Sharron Angle Gets a Tea Party Bump

Before April 15, Sharron Angle wasn't even on the radar. Nevada's crowded Republican Senate primary, which will determine Senate Majority Leader Harry Reid's challenger in the fall, was looking like a two-way race between Sue Lowden (a former state Senator and Nevada GOP) and Danny Tarkanian (a real estate businessman and former lawyer who played point guard for his father at UNLV).


Then Angle, a former state assemblywoman, earned an endorsement from Tea Party Express, the group that puts on high-profile Tea Party bus tours. After that, things changed.

Since that endorsement, Angle has gained 20 percentage points in polls, shooting ahead of Tarkanian and becoming a viable contender to win the race.

In an April 5-7 Mason Dixon poll, Lowden led the race at 45%; Tarkanian ranked second with 27%; Angle, meanwhile, collected only 5%.

In the most recent poll, however, Angle has leapfrogged Tarkanian and trails Lowden by only 5 percentage points. Lowden leads at 30%, Angle places second at 25%, and Tarkanian ranks third with 22% in the May 10-11 Mason-Dixon poll.

15% of Republicans surveyed don't recognize Angle, which is about 10 points worse than Lowden and Tarkanian, but it's not bad for a candidate who was considered inconsequential only a month ago.

Angle can thank Tea Party Express for a $300,000 TV and radio campaign. The group is purchasing another round of air time, worth another $100,000, and it has launched a direct-mail campaign on Angle's behalf.

The group has been soliciting donations to help Angle win. Spokesman Levi Russell says the money is being put directly toward independent expenditures in Nevada. (TPE is an arm of the Our Country Deserves Better PAC, which was launched by Republican consulting firm Russo Marsh + Rogers. Donations technically go to the PAC, as it's the PAC that files with the Federal Election Commission.)

Other prominent Tea Party groups don't endorse candidates, which means TPE's endorsement has made Angle the only candidate in this race who's tied, in an official capacity, to the unofficial "Tea Party" brand. Apparently it's helped.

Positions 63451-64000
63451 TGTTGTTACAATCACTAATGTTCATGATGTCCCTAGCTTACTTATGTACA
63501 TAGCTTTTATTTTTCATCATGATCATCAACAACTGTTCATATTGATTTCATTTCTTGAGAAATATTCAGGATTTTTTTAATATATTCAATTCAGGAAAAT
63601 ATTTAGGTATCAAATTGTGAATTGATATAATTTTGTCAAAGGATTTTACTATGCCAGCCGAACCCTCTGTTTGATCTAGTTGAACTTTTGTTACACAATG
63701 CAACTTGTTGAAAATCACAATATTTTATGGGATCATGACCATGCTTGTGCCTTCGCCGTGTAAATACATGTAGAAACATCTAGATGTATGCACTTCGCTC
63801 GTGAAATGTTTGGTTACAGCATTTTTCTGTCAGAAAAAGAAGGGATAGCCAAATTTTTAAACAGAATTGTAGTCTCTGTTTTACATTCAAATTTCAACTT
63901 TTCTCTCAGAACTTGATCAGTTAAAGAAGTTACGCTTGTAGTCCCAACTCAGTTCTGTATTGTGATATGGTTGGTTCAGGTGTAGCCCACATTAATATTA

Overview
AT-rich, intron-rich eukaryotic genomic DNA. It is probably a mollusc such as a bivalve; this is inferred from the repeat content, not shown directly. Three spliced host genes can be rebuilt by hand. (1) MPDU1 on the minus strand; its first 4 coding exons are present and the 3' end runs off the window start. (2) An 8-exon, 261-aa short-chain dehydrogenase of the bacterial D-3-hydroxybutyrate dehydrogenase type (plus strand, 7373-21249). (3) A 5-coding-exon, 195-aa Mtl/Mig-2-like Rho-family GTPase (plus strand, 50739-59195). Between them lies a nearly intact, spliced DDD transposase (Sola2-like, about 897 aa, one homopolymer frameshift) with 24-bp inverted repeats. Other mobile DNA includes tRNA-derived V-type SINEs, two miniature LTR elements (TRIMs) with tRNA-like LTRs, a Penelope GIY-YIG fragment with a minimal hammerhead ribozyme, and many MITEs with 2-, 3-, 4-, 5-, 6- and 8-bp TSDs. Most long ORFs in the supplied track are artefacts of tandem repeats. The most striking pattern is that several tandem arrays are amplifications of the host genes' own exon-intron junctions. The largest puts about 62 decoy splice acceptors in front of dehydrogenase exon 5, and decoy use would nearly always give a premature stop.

Presented by

Chris Good is a political reporter for ABC News. He was previously an associate editor at The Atlantic and a reporter for The Hill.

How to Cook Spaghetti Squash (and Why)

Cooking for yourself is one of the surest ways to eat well. Bestselling author Mark Bittman teaches James Hamblin the recipe that everyone is Googling.

Join the Discussion

After you comment, click Post. If you’re not already logged in you will be asked to log in or register.

blog comments powered by Disqus

Video

How to Cook Spaghetti Squash (and Why)

Cooking for yourself is one of the surest ways to eat well.

Video

Before Tinder, a Tree

Looking for your soulmate? Write a letter to the "Bridegroom's Oak" in Germany.

Video

The Health Benefits of Going Outside

People spend too much time indoors. One solution: ecotherapy.

Video

Where High Tech Meets the 1950s

Why did Green Bank, West Virginia, ban wireless signals? For science.

Video

Yes, Quidditch Is Real

How J.K. Rowling's magical sport spread from Hogwarts to college campuses

Video

Would You Live in a Treehouse?

A treehouse can be an ideal office space, vacation rental, and way of reconnecting with your youth.

More in Politics

Just In